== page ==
Fianna Fáil TD James Lawless has introduced a new Bill in the Dáil which aims to ensure integrity within the online political sphere and tackle the rise of phoney accounts and orchestrated, anti-democratic online campaigns on various social media networks.

The ‘Online Advertising and Social Media (Transparency) Bill 2017’ contains a number of ground breaking measures aimed at exposing those that professionally engage in “false flag” and deceptive advertising in order to disrupt the democratic process.

The move comes after a recent report examining social media use during the 2016 US Presidential Election exposed that 126m people were shown Facebook adverts which purported to be from local campaign pages, but were in fact created and spread by Russian entities.

Deputy Lawless said, “We live in an age when online and social media is at least as influential as traditional media platforms. People are consuming more and more news online and social media platforms are playing a greater role in shaping political debate. However despite this the same rigour and robustness does not apply to verifying online content as our laws are still playing catch up in this area.

“If an organisation erected 1,000 posters in a town without disclosing who they were or who funded them, it would be a clear breach of the electoral laws. Yet the same thing can be done online in an instant and there is no obligation for any transparency at present.

“The Bill I have introduced will bring this transparency to the process by compelling any online advertising for political purposes to state exactly who published and paid for the advert and what the target market is. The Bill also requires a transparency notice to be applied to all online political advertising, stating the publisher and sponsor of the advert.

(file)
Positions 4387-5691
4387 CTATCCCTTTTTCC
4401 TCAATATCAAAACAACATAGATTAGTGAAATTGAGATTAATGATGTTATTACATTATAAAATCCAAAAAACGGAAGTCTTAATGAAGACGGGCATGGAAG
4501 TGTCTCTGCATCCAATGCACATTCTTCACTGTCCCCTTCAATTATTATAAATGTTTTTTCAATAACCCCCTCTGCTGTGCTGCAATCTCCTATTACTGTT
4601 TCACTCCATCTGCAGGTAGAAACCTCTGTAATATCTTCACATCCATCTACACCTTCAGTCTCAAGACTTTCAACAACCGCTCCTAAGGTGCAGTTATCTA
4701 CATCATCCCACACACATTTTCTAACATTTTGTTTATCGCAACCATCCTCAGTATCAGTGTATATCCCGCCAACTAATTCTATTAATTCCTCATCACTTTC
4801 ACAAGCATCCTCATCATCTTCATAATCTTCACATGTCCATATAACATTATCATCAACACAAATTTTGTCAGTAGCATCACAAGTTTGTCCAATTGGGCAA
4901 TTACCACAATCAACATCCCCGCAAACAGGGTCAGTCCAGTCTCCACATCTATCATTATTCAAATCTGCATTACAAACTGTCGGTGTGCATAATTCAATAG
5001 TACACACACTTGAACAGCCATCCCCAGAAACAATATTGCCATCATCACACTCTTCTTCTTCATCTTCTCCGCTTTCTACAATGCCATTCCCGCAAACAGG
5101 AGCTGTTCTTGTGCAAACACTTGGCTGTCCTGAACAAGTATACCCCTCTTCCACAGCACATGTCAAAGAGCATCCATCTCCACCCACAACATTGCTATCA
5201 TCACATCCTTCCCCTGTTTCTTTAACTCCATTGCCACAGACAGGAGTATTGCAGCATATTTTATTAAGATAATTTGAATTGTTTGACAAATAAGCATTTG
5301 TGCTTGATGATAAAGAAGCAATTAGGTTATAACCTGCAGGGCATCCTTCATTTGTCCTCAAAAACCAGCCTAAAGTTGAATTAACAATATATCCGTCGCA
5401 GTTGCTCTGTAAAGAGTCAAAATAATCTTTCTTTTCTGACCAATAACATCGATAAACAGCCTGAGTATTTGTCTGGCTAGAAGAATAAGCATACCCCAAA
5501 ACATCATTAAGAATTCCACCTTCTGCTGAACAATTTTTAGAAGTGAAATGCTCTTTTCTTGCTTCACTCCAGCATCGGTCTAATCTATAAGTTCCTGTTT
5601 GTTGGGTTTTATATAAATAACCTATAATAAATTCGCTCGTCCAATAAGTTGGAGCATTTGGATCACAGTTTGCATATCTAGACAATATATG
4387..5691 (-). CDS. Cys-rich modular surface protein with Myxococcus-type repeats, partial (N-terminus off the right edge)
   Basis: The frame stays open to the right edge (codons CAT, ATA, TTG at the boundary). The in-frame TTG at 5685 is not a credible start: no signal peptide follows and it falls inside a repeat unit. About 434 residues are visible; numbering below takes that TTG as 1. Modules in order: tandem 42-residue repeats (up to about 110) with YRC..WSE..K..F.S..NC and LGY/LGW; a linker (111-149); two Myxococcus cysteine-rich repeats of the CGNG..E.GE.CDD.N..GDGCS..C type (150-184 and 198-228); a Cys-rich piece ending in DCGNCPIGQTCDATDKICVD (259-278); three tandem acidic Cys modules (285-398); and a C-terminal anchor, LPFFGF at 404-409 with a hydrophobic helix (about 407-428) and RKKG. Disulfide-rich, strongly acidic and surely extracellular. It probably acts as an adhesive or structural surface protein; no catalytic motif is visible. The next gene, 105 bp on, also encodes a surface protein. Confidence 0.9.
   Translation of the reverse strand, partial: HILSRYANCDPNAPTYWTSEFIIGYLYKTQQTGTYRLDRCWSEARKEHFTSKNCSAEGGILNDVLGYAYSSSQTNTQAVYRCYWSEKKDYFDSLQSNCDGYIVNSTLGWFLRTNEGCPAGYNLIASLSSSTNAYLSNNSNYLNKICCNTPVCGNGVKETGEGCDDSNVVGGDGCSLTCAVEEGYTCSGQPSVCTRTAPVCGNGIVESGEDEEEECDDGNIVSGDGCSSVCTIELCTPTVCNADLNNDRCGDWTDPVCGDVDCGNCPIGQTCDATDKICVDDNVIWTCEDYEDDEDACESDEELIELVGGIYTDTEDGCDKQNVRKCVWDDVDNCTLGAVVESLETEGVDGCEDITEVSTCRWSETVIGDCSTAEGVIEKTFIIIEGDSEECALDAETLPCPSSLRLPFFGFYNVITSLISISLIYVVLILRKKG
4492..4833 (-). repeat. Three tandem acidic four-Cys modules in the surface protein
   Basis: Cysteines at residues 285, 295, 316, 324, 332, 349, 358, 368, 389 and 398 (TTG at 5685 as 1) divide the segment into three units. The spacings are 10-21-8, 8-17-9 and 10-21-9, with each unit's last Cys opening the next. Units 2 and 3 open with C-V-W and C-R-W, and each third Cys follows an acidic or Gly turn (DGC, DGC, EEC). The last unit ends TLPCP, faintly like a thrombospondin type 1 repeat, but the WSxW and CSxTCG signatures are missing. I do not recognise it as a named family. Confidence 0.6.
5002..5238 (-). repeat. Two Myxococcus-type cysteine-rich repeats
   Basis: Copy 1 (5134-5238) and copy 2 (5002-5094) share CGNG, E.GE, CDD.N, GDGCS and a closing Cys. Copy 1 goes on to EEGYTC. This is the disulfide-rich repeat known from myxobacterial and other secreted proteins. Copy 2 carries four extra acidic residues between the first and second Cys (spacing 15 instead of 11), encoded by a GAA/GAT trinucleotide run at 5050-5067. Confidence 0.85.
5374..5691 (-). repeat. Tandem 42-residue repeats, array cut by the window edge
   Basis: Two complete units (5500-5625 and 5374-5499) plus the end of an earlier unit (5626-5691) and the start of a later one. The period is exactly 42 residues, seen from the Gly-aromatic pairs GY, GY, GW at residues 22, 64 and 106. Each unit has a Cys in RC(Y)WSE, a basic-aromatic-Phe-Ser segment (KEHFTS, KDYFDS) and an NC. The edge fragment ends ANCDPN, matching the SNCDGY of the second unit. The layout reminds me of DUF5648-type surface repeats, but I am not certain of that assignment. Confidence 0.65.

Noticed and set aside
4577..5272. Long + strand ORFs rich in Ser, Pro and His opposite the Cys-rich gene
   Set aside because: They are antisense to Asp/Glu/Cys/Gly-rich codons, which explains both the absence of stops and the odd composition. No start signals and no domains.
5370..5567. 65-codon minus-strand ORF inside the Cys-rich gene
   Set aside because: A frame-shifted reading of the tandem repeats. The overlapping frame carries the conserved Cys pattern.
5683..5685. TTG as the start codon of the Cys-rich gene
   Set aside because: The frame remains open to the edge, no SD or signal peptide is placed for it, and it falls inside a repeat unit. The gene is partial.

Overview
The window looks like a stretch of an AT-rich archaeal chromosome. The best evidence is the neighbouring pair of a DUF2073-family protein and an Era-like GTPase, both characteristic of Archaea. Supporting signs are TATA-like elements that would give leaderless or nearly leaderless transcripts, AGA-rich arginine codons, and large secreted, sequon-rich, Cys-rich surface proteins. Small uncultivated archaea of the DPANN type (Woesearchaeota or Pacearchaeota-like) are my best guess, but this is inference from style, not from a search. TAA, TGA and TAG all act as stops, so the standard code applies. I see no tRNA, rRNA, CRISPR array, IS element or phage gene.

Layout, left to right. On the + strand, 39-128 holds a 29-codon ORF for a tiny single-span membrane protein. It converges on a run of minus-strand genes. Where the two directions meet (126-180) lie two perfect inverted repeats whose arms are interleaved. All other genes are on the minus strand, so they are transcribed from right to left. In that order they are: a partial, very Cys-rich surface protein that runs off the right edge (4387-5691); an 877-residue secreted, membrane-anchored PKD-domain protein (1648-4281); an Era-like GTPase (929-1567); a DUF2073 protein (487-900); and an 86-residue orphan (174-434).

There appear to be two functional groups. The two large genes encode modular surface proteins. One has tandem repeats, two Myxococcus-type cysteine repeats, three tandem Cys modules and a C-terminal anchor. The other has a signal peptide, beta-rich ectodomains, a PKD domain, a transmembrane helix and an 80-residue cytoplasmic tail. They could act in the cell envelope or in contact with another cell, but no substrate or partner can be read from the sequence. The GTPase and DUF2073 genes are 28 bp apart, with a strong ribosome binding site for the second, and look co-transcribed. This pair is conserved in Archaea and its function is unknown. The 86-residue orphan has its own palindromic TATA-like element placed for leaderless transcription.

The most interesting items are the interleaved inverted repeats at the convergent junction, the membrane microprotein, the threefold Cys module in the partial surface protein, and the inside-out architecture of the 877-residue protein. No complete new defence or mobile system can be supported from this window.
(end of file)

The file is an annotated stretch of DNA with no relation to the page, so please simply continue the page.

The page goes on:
“Furthermore the Bill explicitly makes it illegal for public monies to be spent toward a political purpose. I am also proposing a new offence for co-ordinating multiple fake social media accounts for political purposes in this country.

“It’s important that we move swiftly to bring some transparency and authenticity to political debate on social media platforms. There is growing evidence which shows that manipulation is underway by various actors aimed at undermining the democratic process. It’s important that we do all we can to protect the integrity of our democratic process here in Ireland.

“In an Irish context, there is very real concern emerging about the purpose and activities of the new multi million euro ‘Strategic Communications Unit’. This legislation will help ensure that citizens can be reassured that none of the five million euro of their money will be used to advance any political agenda.

“There is no reason to think that Ireland will be immune from the sort of disinformation campaigns that are being deployed in other countries in Europe and around the world. There is evidence to suggest that large numbers of fake social media accounts are being created in this country. The experience in other countries has been that such dormant accounts spring into action during election or referendum campaigns, or at times of controversy. My and Fianna Fáil’s hope is that this legislation will help counteract any such effort to distort our national conversation.”